Tudor cloaks at Hampton Court Palace

Ye olde selfie

The highlights

Henry VIII’s apartments

First up, head to Henry VIII’s apartments. Here you’ll get a general introduction to the everyday lavishness of court life via your audio guide. The first stop on the tour is the incredible Great Hall, where Henry entertained guests. The cavernous room is genuinely jaw-dropping (or at-least gasp-worthy) and has the most intricately built wooden ceiling – which I couldn’t take a decent photo of to save my life.

Hampton Court Great Hall head on

Photo credit: Matt Brown

Top tip: look out for a decorative H & A emblem that was accidentally not removed after the beheading of Anne Boleyn. (Your audio guide will point it out.)

Another highlight part of the apartments was the Great Watching Chamber, where courtiers would sometimes wait days to catch a glimpse of the King and try to push a decree under his nose. My favourite part was a small alcove featuring several elaborate floor-to-ceiling stained glass windows, including a small portrait of the main man himself.

You can also see the Royal Crown as part of the apartments, but this was closed for a Church service on my visit.

Young Henry VIII’s story

This was definitely a must-see. While Henry VIII’s apartments were interesting in their own right, the history wasn’t quite as accessible as it is in this contemporary and interesting exhibit on the early years of Henry’s reign.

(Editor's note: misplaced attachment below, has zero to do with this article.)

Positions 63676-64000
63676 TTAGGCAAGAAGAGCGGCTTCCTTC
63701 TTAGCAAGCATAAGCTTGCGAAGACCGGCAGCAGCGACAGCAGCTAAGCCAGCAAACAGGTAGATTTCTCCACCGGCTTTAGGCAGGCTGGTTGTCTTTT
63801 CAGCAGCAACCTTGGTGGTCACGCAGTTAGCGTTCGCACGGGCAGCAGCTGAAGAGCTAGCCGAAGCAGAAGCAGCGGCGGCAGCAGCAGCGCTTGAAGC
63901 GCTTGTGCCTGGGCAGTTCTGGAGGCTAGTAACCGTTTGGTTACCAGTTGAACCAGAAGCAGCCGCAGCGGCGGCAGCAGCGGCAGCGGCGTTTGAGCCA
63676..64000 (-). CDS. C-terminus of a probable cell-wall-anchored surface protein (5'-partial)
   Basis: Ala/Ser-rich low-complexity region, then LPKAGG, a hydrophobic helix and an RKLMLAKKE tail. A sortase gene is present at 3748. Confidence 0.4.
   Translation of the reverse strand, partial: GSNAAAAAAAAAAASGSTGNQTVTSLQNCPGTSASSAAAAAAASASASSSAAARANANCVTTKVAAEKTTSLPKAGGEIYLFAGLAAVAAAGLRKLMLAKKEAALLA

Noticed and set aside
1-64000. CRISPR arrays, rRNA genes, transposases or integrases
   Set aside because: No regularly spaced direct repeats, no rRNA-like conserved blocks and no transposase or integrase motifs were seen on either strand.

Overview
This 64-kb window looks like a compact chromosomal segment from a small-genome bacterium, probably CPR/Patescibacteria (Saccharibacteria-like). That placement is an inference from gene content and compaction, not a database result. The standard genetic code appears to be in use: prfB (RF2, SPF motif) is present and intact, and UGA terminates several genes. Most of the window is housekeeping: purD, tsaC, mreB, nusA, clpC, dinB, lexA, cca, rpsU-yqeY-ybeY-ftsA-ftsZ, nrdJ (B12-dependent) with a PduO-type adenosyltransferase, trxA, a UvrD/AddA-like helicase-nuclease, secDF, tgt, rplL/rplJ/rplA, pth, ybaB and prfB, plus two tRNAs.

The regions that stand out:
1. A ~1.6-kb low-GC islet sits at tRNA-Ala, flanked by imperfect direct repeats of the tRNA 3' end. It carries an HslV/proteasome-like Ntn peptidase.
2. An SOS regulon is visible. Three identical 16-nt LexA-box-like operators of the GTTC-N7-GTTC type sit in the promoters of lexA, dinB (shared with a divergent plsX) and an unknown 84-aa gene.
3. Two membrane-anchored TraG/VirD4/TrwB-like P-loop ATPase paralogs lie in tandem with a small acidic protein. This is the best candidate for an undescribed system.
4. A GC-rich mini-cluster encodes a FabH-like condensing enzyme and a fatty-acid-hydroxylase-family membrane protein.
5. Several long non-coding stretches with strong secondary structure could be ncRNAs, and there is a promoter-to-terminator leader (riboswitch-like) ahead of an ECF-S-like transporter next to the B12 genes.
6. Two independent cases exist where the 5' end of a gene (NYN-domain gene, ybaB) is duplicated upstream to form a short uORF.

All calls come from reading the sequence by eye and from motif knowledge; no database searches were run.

Hampton Court Palace - young Henry VIII

The story is told through the relationship between Henry himself, his first wife Catherine of Aragon and Cardinal Thomas Wolsey, Henry’s right-hand man. Each of the three is represent by their own throne, which you are encouraged to sit in.

child-friendly museums

There are also interactive elements dotted throughout the exhibit, including this cartoon-strip portrayal of Henry’s invasion of France, which was genuinely pretty funny.

This is arguably the most interesting part of the infamous King’s reign, as he begins to lose faith in the Pope and the institution of marriage and Anne Boleyn enters the picture. Definitely don’t miss this part of the palace.

I also had time to visit the kitchens, which are worth seeing if you are interesting in the life of servants at the court.

Getting there

To get to the palace from Kingston, you can walk along the river (unless the weather is anything like it was on my visit), take a quick cruise with Turks Cruises, or you can take the not-quite-as-stylish 111 bus from Cromwell Road.

Entry to the palace and ground is admittedly a bit steep at just under £20, but there is enough to keep you entertained for hours. There is a small discount if you book online.

Hampton Court exterior

Overall, I had a lovely time in Kingston. Hampton Court Palace was definitely the stand-out favourite for me. It was fantastic to explore such an important period of British history again – it felt like years since I’d been somewhere so interesting. Just a shame the weather was so naff – oh well!

What do you think – does Kingston sound like your sort of place?
Comment below!


4 responses to “Kingston upon Thames: where England began

  1. To photograph a ceiling I use the delay mode on my camera, place the camera on it’s back on the floor in the room centre and then withdraw. Works a treat provided there aren’t too many people around but I don’t know if you can do the same with a phone.